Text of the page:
Subtle Ways to Help Others

My younger son told me a few weeks ago that even though I’m organized, it doesn’t mean that he has to be organized too. When I told him that it does mean he has to be organized, he rolled his eyes. Did I mention he’s a teenager?

That brief conversation with my son reminded me of my clients who make it their mission to change their spouse’s or an associate's organizing habits. Some succeed, but most end up frustrated. What they don’t realize is that they can change someone else’s habits to a degree. The secret is to avoid being obvious about it.

Start with these strategies.

  • Gently suggest ways to help someone get organized and share your tips in a non-threatening manner. If you call someone a slob, they’re going to be less interested in cleaning up than if you offer to help. For example, if you see scraps of paper everywhere on his or her desk, suggest they find a new planning system or even start using a spiral notebook to record information. Anything will work better than sticky notes.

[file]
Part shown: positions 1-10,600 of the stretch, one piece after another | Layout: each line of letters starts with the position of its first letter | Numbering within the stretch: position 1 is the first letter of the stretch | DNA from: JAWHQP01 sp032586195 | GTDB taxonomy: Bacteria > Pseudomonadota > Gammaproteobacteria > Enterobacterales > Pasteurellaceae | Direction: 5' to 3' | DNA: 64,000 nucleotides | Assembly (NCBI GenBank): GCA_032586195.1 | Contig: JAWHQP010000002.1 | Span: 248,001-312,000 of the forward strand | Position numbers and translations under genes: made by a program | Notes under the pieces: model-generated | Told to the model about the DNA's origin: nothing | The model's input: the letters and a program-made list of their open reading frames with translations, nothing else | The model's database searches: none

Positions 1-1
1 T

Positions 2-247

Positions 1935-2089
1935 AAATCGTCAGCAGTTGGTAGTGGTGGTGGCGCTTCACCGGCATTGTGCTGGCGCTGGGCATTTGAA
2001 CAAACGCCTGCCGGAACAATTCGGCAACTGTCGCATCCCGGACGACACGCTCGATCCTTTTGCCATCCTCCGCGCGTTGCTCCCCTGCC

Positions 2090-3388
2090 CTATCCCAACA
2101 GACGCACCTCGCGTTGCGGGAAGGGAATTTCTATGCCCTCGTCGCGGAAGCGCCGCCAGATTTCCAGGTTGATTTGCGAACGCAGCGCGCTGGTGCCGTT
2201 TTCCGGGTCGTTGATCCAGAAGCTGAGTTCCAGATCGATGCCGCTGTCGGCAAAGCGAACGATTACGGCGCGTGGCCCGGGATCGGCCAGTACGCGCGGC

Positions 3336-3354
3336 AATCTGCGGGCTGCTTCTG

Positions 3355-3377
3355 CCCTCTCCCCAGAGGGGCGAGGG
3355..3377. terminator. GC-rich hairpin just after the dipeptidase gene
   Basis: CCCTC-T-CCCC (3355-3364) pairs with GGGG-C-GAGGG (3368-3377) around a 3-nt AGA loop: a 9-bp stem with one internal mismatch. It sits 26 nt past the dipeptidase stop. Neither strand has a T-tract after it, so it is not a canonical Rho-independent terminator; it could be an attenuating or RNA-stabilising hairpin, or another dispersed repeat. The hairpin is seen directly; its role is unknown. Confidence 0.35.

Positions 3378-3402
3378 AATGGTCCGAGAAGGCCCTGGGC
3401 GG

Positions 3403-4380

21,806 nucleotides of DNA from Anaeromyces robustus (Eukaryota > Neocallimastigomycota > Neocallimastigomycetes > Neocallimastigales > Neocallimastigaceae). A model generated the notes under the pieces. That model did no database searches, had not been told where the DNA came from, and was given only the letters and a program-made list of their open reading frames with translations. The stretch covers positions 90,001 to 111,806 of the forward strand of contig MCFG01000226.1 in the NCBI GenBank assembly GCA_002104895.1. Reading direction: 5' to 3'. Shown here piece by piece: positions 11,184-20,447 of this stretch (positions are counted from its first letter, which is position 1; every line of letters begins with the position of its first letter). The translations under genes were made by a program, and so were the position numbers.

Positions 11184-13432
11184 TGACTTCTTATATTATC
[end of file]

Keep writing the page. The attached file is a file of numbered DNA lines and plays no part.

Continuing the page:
• Use positive reinforcement. Insults don’t work to change behavior, and instead could cause the other person to become even more disorganized. Rather than focus on someone's disorganization, give him or her compliments when they make even a small attempt to get organized.
  • Teach by example. If your spouse or associate needs to improve his or her organizing skills, don't expect that person to be organized if you're not. If you've changed from being disorganized to organized, be willing to share the secrets behind your transformation.
  • Be patient and realize that not everyone is organized to the same degree. Keep in mind that if someone changes one bad organizing habit, his or her productivity will increase slightly. Give the other person time to make changes, no matter how small they may be.

Consider the old joke: How many psychologists does it take to change a lightbulb? One, but the lightbulb has to want to change. It’s possible for someone to change his or her organizing habits, so long as they want to change. It may take time, but a slight nudge, a bit of encouragement and a few strategies that you share with others, can make it happen.

About the Author(s)

Lisa Kanarek

Lisa is founder of Working Naked, a website that helps small business learn various aspects of working from home through “how-to” articles, videos and product reviews. She is the author of five books and has been a guest on Good Morning America, CNN, CNBC, and Public Radio’s Marketplace.

Founder, Working Naked